So, once the giant yawns, gets up and starts to move, who knows where it will lead

The road to success for Major League Rugby

Hang in there, D – not only will the Force come back but the Wallabies will win the Bledisloe!

Seeing red: We need to even the playing field

It was Paul Carozza,Qld winger, and what the ..F was he doing, not only being run down but also eye-gouged by a slow prop, out on his wing?

Queenslanders, mate! Soft as ….

I was actually at that game and sitting in the (then) brand new Ballymore grandstand, just above where the incident occurred. No question that Loe was a thug.

Yet another good Rugby day out.

Seeing red: We need to even the playing field

You could still give a red in that situation. If nothing else it can alter the dynamic of the game, and to be honest, and referees being human, if they think that there is cynical play by one team, who will they watch more closely and how will they referee it from there?

Seeing red: We need to even the playing field

Thanks, Ralph – what I love about the Roar is that we can all have ideas, and most do – but what we should be doing is trying to have influence. We have a great collective voice, so we should align that with great collective indignity it the powers that be don’t try hard enough to get it right.

Seeing red: We need to even the playing field

Don’t agree with everything you said, but I do agree that you have come up with ideas. As I said in the article, it has to be up to the World body to get around the table and work it out.

Seeing red: We need to even the playing field

EFF, Good point about the penalty try – wish I had thought of it

Seeing red: We need to even the playing field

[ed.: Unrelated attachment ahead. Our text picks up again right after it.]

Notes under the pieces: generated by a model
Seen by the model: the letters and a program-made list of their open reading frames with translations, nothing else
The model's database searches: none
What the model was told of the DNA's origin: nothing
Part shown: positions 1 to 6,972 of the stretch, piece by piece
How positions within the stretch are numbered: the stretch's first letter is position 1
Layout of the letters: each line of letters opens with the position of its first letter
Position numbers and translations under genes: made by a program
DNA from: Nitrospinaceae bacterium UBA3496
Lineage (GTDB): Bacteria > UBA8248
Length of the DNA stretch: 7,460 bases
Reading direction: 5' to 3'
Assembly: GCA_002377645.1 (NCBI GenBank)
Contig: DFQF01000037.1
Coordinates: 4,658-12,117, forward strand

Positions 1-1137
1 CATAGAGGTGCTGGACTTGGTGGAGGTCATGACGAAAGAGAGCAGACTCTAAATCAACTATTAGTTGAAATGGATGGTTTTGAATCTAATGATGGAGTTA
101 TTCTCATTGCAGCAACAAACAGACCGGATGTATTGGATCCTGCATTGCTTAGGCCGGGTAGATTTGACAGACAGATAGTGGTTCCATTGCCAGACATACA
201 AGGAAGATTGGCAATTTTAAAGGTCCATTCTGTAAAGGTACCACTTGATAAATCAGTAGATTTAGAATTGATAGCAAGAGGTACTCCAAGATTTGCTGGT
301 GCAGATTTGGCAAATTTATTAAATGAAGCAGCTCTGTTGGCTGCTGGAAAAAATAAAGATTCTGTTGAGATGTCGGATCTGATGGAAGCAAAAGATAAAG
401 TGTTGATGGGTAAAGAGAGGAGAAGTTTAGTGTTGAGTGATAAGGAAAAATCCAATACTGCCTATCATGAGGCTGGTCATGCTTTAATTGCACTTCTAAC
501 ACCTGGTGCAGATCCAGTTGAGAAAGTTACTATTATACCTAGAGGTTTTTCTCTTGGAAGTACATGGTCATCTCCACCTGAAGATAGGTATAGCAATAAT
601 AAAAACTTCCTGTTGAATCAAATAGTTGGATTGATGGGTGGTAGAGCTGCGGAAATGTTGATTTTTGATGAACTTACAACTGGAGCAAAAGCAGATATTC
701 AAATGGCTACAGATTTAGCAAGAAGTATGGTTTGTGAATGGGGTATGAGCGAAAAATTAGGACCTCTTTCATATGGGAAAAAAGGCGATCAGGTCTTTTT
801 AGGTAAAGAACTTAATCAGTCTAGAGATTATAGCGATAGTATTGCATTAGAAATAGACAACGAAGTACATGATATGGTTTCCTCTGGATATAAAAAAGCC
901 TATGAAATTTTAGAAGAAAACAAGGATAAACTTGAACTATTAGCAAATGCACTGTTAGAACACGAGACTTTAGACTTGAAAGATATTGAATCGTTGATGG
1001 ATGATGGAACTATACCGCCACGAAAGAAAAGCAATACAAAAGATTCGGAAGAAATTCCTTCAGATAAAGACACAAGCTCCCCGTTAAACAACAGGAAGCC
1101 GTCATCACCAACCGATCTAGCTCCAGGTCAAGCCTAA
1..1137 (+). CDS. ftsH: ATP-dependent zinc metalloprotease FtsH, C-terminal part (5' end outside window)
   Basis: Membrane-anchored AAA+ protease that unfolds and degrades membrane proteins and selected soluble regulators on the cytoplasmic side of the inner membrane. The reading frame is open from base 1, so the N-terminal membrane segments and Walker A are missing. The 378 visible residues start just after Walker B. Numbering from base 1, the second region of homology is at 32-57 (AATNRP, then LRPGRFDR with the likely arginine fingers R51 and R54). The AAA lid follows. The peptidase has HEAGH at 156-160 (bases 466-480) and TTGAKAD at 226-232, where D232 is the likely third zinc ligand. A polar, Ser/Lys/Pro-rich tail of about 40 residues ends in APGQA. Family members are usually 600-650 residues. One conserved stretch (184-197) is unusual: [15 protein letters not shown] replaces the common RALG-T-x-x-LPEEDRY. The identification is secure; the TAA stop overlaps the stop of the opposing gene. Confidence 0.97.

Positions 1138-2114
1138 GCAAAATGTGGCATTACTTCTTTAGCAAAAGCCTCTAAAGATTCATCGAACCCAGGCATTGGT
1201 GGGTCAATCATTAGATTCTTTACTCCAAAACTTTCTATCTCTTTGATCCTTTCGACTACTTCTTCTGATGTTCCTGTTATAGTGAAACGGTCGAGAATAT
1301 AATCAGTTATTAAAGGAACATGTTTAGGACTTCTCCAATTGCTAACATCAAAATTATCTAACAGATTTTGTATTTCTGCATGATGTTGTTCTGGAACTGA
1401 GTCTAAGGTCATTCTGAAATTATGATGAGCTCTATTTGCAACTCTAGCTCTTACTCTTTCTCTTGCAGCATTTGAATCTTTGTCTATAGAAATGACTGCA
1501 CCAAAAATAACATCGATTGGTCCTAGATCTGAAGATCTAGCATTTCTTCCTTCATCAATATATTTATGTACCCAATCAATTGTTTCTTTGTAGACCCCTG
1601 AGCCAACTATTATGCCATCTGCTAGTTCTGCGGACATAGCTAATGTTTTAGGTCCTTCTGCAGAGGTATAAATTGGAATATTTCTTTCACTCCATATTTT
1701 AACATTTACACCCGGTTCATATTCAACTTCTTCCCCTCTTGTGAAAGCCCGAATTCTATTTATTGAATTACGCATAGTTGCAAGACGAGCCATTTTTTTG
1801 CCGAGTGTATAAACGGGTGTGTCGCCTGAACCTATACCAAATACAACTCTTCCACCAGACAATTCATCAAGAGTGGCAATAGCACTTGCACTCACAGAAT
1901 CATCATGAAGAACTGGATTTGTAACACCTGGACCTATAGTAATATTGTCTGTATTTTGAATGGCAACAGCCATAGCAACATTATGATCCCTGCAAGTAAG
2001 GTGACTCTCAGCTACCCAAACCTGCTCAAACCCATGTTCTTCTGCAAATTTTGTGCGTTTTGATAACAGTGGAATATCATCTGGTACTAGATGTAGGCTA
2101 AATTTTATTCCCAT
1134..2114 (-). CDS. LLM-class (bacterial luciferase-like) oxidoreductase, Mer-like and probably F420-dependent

The dogs bark, the caravan rolls on and we all look forward to next week!

Will the high-flying Israel Folau go kick-off aerial against the Sunwolves?

I don’t understand your position on the NRC, Sheek.

It looks to me (an outsider looking in) that it has, so far been quite useful as a new pathway. In years gone by, if you weren’t sighted in the schoolboy pathway, it was unlikely that you would be plucked out of clubland, and its timing is such that it doesn’t impact on the club competitions, which also seem to be thriving.

Given, it is fairly new and has had a couple of shaky starts, but it seems to me that there is enough goodwill around it that will develop it into a worthwhile second tier.

The area that needs improvement, in my opinion is Schools Rugby and there is nothing inherently wrong with the current setup but it needs to broaden its base so that all schools can play it. If every High School in Australia had a Rugby team, it would not be long before we got competitions organised along regional lines, that respected skill levels and started to build a much broader base. Then you would have serious pathways. My school didn’t offer it, so I played League. They had had a Rugby team a few years earlier and I was always curious. I started playing at age 16 when I joined the Navy and fell in love with the game. Can’t be bothered watching League these days, since it was so badly dumbed down.